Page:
They say that necessity is the mother of invention. I can vouch for that.
Pasta alla Pomegranate Vodka with Bacon (yes, you read that right) was born the evening I couldn’t find the plain vodka. My husband was out of town, I was all set to try my idea for pasta alla vodka with bacon, and I found myself staring at the liquor shelf for 20 minutes.
How could the vodka be all gone?
I did find peanut butter vodka (which in theory, sounds like the greatest invention known to woman, but in reality, not so much) and Stoli White Pomegranate Vodka. It was decision time.
I either had to figure out something else for dinner or give the pomegranate vodka a try. I knew it might be weird (and maybe okay at best), but oh my, it was wonderful!
My daughter and I enjoyed our meal so much. (Don’t worry, most of the alcohol evaporates.)
Still, I wondered what had happened to the regular vodka. It turns out, my husband stores it in the freezer.
That’s where I had seen it! And how come we never learned that vodka doesn’t freeze back in Honors Chemistry in Catholic high school? Oh wait…never mind.
Hearing this story, my husband was eager to try my pasta alla vodka with bacon, feeling he had missed out. So, I agreed to make it again, but thought I should be more “normal” and use regular vodka.
My husband thought it was good, but my daughter and I were just…unimpressed. The sauce had a strong alcohol taste, unlike the pomegranate version with its mild, slightly fruity overtone. (I swear, it’s just a hint, and no one will be able to guess the secret ingredient.)
So, I decided then and there that there’s no going back. I made my Pasta alla Pomegranate Vodka with Bacon again, this time using shallots instead of garlic and onions, and my whole family agreed it was incredibly delicious.
In fact, my daughter has asked me to teach her how to make it, so she can cook dinner for her boyfriend. (I knew she’d want to cook someday!)
I’m thrilled to share this recipe with her, and all of you.
You can buy a travel-size bottle of pomegranate vodka if you don’t have any, or experiment with adding pomegranate juice to plain vodka (I haven’t tried it.)
If you’ve never used shallots, they look like small brown onions on the outside. When you peel them, you will find clusters of purple cloves.
They taste like mild onions, yet sweeter, and almost melt when sautéed. The result is delicious flavor without noticeable chunks. I love them in pasta dishes.
(Recipe Source: Cooking with Mamma C. I have no affiliation with Stoli.)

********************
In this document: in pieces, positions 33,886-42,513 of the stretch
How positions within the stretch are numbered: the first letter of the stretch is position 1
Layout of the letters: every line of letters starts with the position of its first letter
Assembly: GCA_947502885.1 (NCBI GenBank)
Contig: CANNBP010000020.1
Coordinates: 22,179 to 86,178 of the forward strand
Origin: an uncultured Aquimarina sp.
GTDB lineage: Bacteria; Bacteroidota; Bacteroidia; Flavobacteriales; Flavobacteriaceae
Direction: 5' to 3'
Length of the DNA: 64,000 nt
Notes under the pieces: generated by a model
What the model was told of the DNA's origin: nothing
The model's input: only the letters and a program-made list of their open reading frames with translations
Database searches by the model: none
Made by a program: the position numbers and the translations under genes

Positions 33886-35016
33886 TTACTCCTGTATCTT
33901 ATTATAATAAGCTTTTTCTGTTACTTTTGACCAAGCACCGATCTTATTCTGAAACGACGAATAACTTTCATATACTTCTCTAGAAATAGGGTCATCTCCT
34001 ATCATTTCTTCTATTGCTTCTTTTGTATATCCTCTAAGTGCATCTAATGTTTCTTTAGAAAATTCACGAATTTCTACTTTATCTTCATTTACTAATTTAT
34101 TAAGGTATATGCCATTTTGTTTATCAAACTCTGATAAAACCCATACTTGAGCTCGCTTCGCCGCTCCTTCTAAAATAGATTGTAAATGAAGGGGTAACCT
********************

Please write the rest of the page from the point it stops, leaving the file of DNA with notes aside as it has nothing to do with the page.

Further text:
- 2 tablespoons olive oil
- 1 tablespoon butter
- 1 medium-to-large shallot (chopped)
- 1/3 cup pomegranate vodka (I used Stoli White Pomegranate(
- 28 oz. can crushed tomatoes (I like Tuttorosso)
- 1/2 cup whipping cream (liquid)
- 6 strips of lean bacon (cooked in microwave and cut into small pieces with scissors)
- 3/4 teaspoon black pepper
- 1/4 cup fresh Parmesan cheese (grated)
- salt for cooking pasta (plus salt to taste)
- 1 pound penne pasta (or ziti)
- Cook the bacon in the microwave until it's just done and no longer pink. (Wash your hands after touching any raw bacon.) While the bacon is cooking, peel and chop one whole shallot. When the bacon is done, blot it with paper towels and cut the bacon into 3/4-inch pieces.
- Heat a large skillet on medium-high. Add oil and butter and stir to melt the butter. Add shallots. Cook until tender. Stir in the vodka and let it cook for 3 minutes to reduce. Stir in crushed tomatoes and the bacon. Put the heat on low and add cream. Stir to combine. Add about 3/4 teaspoon black pepper. Let the sauce cook on low for 20 minutes, adding cheese during the last five minutes. After the cheese is added, taste for salt. Salt lightly if needed.
- While the sauce is cooking, put a large pot of water on the stove to boil with about a teaspoon of salt. About 10 minutes before the sauce is done, add pasta to the boiling water. Cook the pasta until al dente (check it three minutes before the al dente time listed on the package.) Drain the pasta. Add the cooked pasta to the skillet with the sauce and stir to combine.
- Serve with extra grated Parmesan at the table.
You can buy a travel-size bottle of pomegranate vodka if you don't have any, or experiment with adding pomegranate juice to plain vodka (I haven't tried it.)
If you've never used shallots, they look like small brown onions on the outside. When you peel them, you will find clusters of purple cloves. They taste like mild onions, yet sweeter, and almost melt when sautéed. The result is delicious flavor without noticeable chunks.